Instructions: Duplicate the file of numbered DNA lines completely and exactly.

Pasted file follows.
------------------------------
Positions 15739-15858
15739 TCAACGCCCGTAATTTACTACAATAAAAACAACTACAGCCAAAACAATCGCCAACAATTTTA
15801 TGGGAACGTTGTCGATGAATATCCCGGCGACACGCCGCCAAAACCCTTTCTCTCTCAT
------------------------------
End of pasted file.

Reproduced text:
Positions 15739-15858
15739 TCAACGCCCGTAATTTACTACAATAAAAACAACTACAGCCAAAACAATCGCCAACAATTTTA
15801 TGGGAACGTTGTCGATGAATATCCCGGCGACACGCCGCCAAAACCCTTTCTCTCTCAT